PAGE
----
A while back, I was talking with a would-be writer who started off with all sorts of sensible questions about writing characters and plotting and so on. Then I looked at some samples of her writing, and realized that the particular writer was trying to get ahead of herself.
The questions I was getting were about things like differentiating the dialog between two very similar characters, writing culturally subversive subplots, and deliberately using subtext to undercut a too-obvious moral. The trouble was, the writing samples I saw had enough really basic problems that it was clear the writer wasn’t able to handle the kinds of subtleties she was asking about.
When the king’s son, born and raised in the palace, and the peasant girl fresh off the farm sound, act, and think so similarly that I have to keep checking to see which viewpoint I’m supposed to be in, the writer has a bigger problem to deal with than giving the king’s chancellor a different voice from the king’s chamberlain. When the main plotline has holes you could drive a truck through and the subplots appear either to be completely irrelevant or else rerun the main plot in slightly different guise, the writer has a lot of basic work to do before there’s any point in working on subtext and subverting the reader’s expectations.
The writer, unsurprisingly, did not want to hear any of this. She wanted to learn how to do “the hard stuff,” presumably on the theory that if she could distinguish the chamberlain’s speaking voice from the chancellor’s, getting the prince and the peasant girl to sound different from each other would be easy.
She wasn’t entirely wrong about this; most writers who can manage to convey subtle distinctions on the page can also do large ones. The trouble is that unless the subtle distinctions come naturally and are therefore where the writer starts, vanishingly few people can learn to do them first. It’s kind of like starting with red, yellow, and blue fingerpaints and expecting to be able to produce a detailed, pseudo-photographic painting of a landscape at sunset.
I see more and more writers like this: people who want to run before they can walk. They’ve read tons of good and great fiction, and they want to write like that…right now. They’ve read tons of how-to-write books and blogs and crit group comments, and they feel that they understand the basics quite well already, thanks, so they want to move on to the more advanced stuff immediately. Then they get frustrated when their writing doesn’t read like the books they love, and conclude that there must be still more advanced secrets that they have to learn.
What they don’t realize (and often don’t want to) is that there is a difference between understanding something and applying that understanding. There’s no question that knowing the theory is useful to many people, but all the theory in the world is useless if one can’t put it into practice, which takes…practice. Too many would-be writers pay lip service to the proverbial “first you write a million words of crap,” but secretly they seem to expect to be exceptions to the rule – to make small but clear character distinctions or to do tricky plot razzle-dazzle before they’ve learned how to write dialog that actually sounds as if someone would say it or a simple, straightforward plot that hangs together.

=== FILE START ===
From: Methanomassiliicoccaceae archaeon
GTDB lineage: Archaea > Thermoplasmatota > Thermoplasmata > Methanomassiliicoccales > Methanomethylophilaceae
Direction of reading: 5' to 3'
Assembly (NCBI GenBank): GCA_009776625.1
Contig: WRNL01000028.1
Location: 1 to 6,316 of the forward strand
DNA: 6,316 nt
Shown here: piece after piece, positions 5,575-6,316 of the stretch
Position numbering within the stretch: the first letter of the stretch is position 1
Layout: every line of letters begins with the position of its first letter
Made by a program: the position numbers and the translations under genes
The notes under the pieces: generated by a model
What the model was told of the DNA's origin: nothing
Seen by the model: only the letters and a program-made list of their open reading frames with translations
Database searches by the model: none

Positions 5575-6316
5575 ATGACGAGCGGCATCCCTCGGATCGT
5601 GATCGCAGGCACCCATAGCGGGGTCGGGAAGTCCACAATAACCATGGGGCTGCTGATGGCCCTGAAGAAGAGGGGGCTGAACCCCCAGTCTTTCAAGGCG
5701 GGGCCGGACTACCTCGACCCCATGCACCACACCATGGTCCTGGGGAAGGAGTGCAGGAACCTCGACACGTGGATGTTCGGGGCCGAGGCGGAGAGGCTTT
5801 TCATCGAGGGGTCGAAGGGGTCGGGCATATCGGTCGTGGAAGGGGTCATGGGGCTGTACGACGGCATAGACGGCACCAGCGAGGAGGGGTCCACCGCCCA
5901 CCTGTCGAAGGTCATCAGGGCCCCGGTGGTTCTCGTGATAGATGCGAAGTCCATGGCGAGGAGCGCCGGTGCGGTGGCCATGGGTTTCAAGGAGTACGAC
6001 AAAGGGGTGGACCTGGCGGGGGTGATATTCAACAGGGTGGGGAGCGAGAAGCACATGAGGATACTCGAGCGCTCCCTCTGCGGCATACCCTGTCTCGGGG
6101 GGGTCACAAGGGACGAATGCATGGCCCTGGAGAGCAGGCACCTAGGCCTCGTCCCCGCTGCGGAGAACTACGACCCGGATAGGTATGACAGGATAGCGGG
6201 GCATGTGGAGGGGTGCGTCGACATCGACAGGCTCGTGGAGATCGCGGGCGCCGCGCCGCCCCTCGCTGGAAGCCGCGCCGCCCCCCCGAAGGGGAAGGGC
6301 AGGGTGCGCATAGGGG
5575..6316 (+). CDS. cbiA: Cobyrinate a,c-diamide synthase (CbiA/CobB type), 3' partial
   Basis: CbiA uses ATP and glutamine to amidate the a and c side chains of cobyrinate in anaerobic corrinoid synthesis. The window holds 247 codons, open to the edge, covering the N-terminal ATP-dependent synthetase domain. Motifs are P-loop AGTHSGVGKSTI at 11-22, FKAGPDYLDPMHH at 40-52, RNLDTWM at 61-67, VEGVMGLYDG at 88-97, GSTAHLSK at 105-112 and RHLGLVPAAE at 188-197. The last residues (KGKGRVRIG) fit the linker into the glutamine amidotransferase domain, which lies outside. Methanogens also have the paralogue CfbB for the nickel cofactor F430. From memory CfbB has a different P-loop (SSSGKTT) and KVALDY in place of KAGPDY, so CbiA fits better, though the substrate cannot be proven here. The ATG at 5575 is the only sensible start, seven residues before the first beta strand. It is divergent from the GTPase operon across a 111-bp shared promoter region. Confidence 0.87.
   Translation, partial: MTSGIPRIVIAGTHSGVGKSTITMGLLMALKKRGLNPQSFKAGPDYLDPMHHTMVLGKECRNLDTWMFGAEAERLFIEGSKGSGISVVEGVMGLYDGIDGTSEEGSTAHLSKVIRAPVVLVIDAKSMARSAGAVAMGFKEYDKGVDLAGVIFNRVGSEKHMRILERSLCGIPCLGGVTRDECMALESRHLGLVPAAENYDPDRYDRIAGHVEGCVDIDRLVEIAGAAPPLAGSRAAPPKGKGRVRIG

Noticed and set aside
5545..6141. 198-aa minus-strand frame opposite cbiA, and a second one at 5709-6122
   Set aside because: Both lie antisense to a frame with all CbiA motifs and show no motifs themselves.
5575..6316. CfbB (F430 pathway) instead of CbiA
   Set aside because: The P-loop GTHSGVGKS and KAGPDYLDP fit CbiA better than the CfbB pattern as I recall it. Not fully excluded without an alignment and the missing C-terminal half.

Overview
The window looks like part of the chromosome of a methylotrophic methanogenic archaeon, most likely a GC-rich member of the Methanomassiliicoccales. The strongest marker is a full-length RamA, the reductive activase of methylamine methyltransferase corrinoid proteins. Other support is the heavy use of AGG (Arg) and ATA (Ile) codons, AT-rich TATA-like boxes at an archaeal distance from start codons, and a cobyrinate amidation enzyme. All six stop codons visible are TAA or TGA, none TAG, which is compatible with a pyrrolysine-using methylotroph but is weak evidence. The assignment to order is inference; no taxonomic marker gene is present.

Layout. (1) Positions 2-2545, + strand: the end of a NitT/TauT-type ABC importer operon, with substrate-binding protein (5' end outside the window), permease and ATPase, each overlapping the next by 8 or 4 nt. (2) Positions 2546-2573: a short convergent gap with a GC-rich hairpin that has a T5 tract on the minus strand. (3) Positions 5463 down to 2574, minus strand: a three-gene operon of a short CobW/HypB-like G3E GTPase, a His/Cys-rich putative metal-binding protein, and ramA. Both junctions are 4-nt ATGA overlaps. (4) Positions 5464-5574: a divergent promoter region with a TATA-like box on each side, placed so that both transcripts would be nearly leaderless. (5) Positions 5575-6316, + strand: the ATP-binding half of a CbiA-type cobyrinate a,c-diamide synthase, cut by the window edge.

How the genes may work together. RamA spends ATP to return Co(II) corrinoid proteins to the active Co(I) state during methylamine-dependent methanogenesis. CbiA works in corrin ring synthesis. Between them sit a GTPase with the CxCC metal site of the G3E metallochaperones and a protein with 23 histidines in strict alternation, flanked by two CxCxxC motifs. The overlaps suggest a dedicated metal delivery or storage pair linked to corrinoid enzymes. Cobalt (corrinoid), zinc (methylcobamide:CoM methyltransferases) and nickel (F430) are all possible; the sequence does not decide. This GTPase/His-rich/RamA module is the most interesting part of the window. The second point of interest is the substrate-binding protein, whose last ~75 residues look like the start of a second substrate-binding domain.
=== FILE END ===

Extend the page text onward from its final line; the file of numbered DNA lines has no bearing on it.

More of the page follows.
I occasionally worry that this blog contributes to the problem. I’ve been writing it for nearly five years now, and I don’t make any effort to stick strictly to basics – and anyway, there are only so many ways one can describe the fundamentals of characterization, setting, dialog, and plot, without getting boring and repetitious. Also, I highly approve of writers being ambitious and stretching their skills. On the other hand, I don’t want to give folks the mistaken impression that they can and should be able to do everything, including the tricky advanced stuff, before they can write anything.
You have to start where you are, and go on from there.
For some, that means going all the way back to grammar and punctuation and syntax; for others, it means working on specific skills like dialog or description or plotting. But the first step has to be to figure out where you are and what you need to work on, and to do that, you have to be ruthlessly honest with yourself.
Layering on cool subtext and dazzling subplots is not going to plug the truck-sized holes in your basic plot; it won’t even disguise the holes. Giving the chamberlain and the chancellor obvious, non-identical verbal tics is not going to make them more real, individual characters, or even improve your ability to write basic dialog if that’s where your real problems lie.